This is an excerpt from Second Opinion, a weekly roundup of health and medical science news emailed to subscribers every Saturday morning. If you haven’t subscribed yet, you can do that by clicking here.
Vaccines work. Before we move on to some caveats, let’s start with that.
A growing body of global data shows that leading COVID-19 vaccines significantly reduce your risk of falling seriously ill or dying if you wind up infected with the coronavirus.
That’s particularly the case when they’re used alongside other public health measures to prevent infections from happening in the first place — and even when faced with the hyper-contagious delta variant.
They don’t work perfectly, of course — and we’ll get to that in a bit — but really, really well.
The latest Canadian data released on Friday shows that from late July to late August — while the more-contagious delta variant was circulating widely — unvaccinated individuals were 36 times more likely to be hospitalized for COVID-19 than those who were fully vaccinated.
South of the border, a new report from the U.S. Centers for Disease Control and Prevention featuring data from early April to mid-July showed that people who were not fully vaccinated were at least 10 times more likely to be hospitalized or die of COVID-19 than those who were fully vaccinated.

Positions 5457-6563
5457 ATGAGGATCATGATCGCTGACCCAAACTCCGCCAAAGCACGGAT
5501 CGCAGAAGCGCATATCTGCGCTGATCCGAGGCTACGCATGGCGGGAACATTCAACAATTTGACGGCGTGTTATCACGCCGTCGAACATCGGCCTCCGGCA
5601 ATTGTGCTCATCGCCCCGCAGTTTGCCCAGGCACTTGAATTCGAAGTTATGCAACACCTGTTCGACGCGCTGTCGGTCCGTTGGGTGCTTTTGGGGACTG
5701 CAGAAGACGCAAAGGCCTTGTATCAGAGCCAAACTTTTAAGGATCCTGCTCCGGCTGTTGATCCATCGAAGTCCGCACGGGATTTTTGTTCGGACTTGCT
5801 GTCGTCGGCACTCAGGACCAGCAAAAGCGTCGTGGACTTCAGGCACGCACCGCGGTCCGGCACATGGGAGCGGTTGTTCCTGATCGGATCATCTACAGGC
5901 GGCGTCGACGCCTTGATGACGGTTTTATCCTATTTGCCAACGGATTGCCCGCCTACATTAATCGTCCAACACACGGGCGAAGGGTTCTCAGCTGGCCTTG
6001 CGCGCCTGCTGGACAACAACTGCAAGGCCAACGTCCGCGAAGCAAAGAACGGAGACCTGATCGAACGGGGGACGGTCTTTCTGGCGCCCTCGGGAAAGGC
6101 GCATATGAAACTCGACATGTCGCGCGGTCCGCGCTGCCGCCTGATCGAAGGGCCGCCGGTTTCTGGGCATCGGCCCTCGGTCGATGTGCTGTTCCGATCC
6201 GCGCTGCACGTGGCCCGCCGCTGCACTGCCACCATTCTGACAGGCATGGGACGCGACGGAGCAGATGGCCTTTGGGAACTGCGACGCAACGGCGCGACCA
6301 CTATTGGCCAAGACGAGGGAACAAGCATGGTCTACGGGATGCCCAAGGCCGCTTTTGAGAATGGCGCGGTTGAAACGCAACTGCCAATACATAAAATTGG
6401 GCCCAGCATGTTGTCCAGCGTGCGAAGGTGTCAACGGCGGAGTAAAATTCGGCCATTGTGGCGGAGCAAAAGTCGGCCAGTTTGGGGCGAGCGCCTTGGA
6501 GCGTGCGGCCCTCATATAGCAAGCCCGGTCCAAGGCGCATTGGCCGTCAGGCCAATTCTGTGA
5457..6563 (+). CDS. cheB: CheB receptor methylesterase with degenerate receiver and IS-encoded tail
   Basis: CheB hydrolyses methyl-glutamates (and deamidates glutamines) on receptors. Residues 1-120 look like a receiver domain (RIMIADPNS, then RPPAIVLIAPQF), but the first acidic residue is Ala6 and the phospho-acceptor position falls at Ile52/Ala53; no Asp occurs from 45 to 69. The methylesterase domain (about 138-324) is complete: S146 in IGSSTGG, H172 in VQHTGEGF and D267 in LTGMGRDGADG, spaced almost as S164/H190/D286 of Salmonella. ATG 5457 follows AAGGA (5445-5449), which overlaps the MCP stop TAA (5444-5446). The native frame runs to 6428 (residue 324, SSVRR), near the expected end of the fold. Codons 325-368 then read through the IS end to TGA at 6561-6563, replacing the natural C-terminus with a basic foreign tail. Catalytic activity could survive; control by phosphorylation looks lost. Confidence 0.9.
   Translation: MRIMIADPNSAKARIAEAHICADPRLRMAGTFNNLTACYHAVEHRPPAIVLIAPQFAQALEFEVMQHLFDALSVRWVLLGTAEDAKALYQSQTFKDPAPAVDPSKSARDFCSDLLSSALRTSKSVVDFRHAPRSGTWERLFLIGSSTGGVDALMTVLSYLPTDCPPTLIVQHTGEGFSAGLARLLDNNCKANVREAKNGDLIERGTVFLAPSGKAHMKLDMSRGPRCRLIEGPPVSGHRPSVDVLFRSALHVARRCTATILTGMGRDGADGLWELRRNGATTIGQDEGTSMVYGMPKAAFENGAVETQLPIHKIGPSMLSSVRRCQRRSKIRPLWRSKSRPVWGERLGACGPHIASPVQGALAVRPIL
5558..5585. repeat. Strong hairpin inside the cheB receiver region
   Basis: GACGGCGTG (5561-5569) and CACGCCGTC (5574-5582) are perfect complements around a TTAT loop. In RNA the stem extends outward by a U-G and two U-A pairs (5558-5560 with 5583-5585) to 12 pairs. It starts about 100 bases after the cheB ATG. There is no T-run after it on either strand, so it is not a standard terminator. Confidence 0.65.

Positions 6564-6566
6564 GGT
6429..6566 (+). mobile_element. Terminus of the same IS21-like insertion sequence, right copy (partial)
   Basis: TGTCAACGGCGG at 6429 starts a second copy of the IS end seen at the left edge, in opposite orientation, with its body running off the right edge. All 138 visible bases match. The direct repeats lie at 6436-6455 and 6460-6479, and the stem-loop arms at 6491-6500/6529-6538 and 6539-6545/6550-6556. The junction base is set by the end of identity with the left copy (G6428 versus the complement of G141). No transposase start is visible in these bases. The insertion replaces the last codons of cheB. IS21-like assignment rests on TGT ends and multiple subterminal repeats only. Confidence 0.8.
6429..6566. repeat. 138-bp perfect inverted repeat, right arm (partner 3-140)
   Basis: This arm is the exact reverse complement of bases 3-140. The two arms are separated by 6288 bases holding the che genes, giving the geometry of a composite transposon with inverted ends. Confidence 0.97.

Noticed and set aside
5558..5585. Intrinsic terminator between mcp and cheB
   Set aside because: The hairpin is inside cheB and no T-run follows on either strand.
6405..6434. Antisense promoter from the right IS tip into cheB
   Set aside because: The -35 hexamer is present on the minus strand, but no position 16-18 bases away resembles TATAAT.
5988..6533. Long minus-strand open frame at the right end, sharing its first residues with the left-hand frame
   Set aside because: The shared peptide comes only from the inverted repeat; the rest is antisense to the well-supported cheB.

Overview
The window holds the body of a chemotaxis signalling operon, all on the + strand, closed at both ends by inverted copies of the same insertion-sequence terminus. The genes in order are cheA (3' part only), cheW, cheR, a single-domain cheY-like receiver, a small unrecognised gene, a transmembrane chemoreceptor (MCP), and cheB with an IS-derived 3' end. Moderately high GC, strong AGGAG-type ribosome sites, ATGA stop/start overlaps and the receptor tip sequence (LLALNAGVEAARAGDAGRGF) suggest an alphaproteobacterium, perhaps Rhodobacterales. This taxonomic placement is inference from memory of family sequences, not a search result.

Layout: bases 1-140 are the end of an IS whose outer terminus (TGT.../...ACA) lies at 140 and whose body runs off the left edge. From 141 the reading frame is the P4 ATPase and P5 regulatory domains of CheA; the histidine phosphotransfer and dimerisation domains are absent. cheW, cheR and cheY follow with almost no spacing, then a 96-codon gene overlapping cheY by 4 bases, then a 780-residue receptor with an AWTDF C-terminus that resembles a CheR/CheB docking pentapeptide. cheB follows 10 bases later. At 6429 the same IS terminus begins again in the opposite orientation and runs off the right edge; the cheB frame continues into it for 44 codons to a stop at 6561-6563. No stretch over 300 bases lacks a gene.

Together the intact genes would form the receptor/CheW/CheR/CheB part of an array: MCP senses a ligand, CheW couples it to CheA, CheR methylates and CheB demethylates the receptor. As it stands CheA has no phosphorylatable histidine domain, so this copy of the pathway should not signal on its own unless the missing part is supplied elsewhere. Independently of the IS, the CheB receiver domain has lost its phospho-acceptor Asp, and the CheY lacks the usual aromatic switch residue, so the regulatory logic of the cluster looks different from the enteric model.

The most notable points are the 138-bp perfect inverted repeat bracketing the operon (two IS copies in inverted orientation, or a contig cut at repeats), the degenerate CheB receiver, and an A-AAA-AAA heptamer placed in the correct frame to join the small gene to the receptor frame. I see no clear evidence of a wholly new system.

And in the U.K., the latest public health report shows that both the vaccinated and unvaccinated are getting infected — and infection rates in certain age groups are even higher among fully vaccinated individuals.
But when it comes to the COVID-19 death toll, that’s where things noticeably shift: Unvaccinated individuals had a significantly higher risk of dying after being infected with the virus than vaccinated individuals across every age category.
“It’s much harder right now, I think, to try and say that vaccines don’t work,” said Jason Kindrachuk, an assistant professor in medical microbiology and infectious diseases at the University of Manitoba in Winnipeg.
“So unless you’re basically kicking your feet and stomping really loudly, your message is going to get drowned out pretty quick just by the data we’re seeing on a daily basis.”
What vaccines do — and what they don’t
But there is plenty of foot-stomping from some — and quiet concern from others — as reports of vaccines seemingly not working tend to dominate the headlines, be it debates over booster shots to combat the possibility of waning immunity or reports of post-vaccination infections.